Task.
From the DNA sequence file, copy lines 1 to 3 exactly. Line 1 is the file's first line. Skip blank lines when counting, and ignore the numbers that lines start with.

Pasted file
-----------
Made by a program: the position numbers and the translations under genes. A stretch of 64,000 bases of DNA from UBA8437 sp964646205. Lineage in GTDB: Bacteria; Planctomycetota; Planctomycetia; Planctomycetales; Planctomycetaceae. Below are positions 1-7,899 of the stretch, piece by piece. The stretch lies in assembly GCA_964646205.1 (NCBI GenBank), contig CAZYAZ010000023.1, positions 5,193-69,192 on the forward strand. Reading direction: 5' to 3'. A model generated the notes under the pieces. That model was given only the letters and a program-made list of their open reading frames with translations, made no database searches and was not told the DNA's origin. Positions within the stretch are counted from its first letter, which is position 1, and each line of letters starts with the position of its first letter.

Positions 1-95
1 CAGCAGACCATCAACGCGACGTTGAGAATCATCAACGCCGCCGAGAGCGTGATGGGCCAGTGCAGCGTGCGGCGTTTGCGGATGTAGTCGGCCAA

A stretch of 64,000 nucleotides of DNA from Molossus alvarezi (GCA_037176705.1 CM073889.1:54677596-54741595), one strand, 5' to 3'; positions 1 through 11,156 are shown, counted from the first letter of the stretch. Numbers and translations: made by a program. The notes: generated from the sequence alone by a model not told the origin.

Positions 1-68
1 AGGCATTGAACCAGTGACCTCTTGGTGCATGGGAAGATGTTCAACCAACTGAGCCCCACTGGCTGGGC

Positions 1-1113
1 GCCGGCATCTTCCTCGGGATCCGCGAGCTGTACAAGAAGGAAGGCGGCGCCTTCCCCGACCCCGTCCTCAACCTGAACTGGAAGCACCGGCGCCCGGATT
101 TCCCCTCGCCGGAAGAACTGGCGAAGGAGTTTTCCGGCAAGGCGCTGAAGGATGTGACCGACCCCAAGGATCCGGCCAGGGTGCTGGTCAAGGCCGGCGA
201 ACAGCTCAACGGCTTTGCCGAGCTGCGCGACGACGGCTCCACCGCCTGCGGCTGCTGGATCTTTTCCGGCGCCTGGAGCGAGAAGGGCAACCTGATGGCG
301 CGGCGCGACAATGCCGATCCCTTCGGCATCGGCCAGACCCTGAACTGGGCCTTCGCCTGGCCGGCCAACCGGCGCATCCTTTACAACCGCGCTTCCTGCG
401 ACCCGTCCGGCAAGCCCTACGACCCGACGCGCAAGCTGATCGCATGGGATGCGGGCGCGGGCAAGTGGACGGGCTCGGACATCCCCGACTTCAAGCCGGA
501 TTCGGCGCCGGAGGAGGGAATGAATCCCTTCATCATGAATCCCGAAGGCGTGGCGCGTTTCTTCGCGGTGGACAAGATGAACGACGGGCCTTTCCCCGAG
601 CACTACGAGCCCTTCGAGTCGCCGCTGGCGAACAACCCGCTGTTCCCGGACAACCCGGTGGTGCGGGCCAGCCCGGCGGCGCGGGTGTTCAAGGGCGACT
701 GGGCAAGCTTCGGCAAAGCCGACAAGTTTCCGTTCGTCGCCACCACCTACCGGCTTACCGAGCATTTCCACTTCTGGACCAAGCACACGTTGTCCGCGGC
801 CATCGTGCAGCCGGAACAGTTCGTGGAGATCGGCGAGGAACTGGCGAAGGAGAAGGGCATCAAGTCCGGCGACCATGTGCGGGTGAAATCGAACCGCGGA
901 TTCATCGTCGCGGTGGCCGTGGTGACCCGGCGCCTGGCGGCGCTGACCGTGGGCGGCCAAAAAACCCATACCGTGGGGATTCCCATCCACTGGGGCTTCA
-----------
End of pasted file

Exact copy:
Made by a program: the position numbers and the translations under genes. A stretch of 64,000 bases of DNA from UBA8437 sp964646205. Lineage in GTDB: Bacteria; Planctomycetota; Planctomycetia; Planctomycetales; Planctomycetaceae. Below are positions 1-7,899 of the stretch, piece by piece. The stretch lies in assembly GCA_964646205.1 (NCBI GenBank), contig CAZYAZ010000023.1, positions 5,193-69,192 on the forward strand. Reading direction: 5' to 3'. A model generated the notes under the pieces. That model was given only the letters and a program-made list of their open reading frames with translations, made no database searches and was not told the DNA's origin. Positions within the stretch are counted from its first letter, which is position 1, and each line of letters starts with the position of its first letter.

Positions 1-95
1 CAGCAGACCATCAACGCGACGTTGAGAATCATCAACGCCGCCGAGAGCGTGATGGGCCAGTGCAGCGTGCGGCGTTTGCGGATGTAGTCGGCCAA